BE­ING GONG YOO

It’s lonely at the top.

Esquire (Philippines) - - THIS WAY IN - PHOTOGRAPHSBY Vic­tor DE­MARCHE­LIER pho­to­graphs by HONG JANGHYUN Clothes by Louis Vuit­ton

GONG YOO’S STAR SHOT UP TO THE HEAV­ENS WITH THE IN­TER­NA­TIONAL SUC­CESS OF TRAIN TO BU­SAN, WHILE HIS NEW KOREANOVELA FAN­TASY, GOBLIN, HAS KEPT NEARLY ALL OF SOUTH­EAST ASIA IN THRALL. BUT IT’S LONELY AT THE TOP. IN AN EX­CLU­SIVE IN­TER­VIEW WITH ESQUIRE KO­REA, HE SHARES THE UPS AND DOWNS OF FAME, THE ART OF BE­ING AN AC­TOR, AND HOW TO BE A MAN IN TIMES OF TROU­BLE.

ESQUIRE: I heard that when you met Eun Sook Kim of Goblin, it was to re­ject her. Af­ter hours of con­ver­sa­tion, you were con­vinced. What changed your mind?

GONG YOO: I kept on run­ning away from that meet­ing, be­cause that it­self was a bur­den. She’s a star screen­writer and I’ve al­ready rejected her twice. I wanted to meet and thank her for think­ing highly of me, but I wor­ried that it might not be po­lite to re­ject her af­ter hear­ing all the de­tails about the drama (laughs). Now it hits me, it was [my man­ager] Jang Kyun Kim who told me to meet Eun Sook Kim one more time. I think he wanted me to first lis­ten to what they thought of me as an ac­tor. Kim knew ex­actly what I was afraid of. He knew that I can let go of my own fear a bit through the con­ver­sa­tions.

ESQ: And that worked?

GY: Yes, be­cause I shot Goblin af­ter about four months since the first meet­ing.

ESQ: Con­sid­er­ing your run of suc­cesses—Train To Bu­san, The Age of Shad­ows, and Goblin—can it be said that it is the hey­day of Gong Yoo?

GY: I don’t like that ex­pres­sion. I went out for drinks with [ac­tor] Kang-ho Song, whom I had worked with in The Age of Shad­ows, and I told him, “This year I was so lucky. I do not know why my works are do­ing well and again I think I’m very lucky.” All of a sud­den, he said in all se­ri­ous­ness, “Why do you think it’s luck?” He re­proved me. “I can see what you have built up. Mod­esty is good, but you can only say it so much.”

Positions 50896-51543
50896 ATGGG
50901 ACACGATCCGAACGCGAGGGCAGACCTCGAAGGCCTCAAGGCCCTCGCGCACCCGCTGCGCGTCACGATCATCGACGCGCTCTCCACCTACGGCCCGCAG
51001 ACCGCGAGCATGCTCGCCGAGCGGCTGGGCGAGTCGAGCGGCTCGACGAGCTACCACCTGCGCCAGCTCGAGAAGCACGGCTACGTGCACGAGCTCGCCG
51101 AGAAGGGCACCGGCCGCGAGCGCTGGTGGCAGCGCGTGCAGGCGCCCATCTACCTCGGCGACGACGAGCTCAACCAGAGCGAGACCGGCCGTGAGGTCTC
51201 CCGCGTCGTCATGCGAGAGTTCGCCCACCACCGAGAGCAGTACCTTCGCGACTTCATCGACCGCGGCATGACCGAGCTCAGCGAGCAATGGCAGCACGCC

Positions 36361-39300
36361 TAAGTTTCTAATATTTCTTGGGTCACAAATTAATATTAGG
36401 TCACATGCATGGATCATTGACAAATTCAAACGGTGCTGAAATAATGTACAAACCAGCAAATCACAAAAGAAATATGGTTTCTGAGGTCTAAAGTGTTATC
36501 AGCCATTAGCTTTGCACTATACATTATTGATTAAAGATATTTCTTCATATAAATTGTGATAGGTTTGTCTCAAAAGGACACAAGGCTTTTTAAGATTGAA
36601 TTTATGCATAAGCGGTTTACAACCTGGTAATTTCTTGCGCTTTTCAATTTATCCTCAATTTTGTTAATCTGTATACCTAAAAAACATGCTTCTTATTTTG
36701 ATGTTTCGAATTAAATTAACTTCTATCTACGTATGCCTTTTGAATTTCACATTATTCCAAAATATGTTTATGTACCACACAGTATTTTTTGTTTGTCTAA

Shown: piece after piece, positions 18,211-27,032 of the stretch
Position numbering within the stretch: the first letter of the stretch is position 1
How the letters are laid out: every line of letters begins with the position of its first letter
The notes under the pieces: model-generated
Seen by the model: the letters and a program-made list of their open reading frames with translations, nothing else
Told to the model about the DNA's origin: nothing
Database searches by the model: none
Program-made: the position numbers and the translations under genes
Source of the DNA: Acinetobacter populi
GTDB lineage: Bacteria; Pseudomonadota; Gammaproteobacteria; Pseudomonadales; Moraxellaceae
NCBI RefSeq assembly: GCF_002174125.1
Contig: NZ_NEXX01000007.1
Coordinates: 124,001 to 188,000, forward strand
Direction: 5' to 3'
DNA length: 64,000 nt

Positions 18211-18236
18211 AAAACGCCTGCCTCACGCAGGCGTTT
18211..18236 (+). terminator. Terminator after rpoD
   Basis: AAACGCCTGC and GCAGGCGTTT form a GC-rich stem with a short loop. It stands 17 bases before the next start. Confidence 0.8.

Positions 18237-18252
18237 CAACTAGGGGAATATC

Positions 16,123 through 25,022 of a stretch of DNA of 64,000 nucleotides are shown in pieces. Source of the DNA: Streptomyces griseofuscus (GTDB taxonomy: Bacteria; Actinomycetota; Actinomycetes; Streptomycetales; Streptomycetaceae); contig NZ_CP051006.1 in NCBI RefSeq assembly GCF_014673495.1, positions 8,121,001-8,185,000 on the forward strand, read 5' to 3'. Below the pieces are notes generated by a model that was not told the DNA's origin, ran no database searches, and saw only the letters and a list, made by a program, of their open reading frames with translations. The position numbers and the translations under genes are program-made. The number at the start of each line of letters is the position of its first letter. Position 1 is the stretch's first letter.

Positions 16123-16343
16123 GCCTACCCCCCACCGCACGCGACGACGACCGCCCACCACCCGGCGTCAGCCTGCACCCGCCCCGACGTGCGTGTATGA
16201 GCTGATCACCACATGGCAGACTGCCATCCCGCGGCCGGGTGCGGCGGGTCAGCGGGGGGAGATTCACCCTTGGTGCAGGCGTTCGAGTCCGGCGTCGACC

ESQ: Right. It’s not luck. You worked hard to make it hap­pen. I also know you’re wor­ried that if you say this, peo­ple will say you’re putting on airs.

GY: Maybe it’s partly be­cause of the val­ues I learned from my par­ents, and partly due to the train­ing and ex­po­sure to the pub­lic as an ac­tor. I hate not be­ing sin­cere, but I’m [also] afraid of open­ing up.

ESQ: You’re turn­ing 40 soon. You of­ten say that you have no plan to force your­self to stay as an ac­tor as you get older.

GY: Maybe I’m just say­ing it re­peat­edly be­cause I am ner­vous. It’s kind of self-de­fense… I un­der­stand that I can’t stay young for­ever, and maybe there is some­thing in me that is prepar­ing for that stage of my life. Act­ing is a job, but you can’t re­gard it only as a job. This is the part that’s re­ally hard to ex­plain to other peo­ple. Be­cause of this job, I was able to en­joy all the wealth and fame, and I am thank­ful in­deed.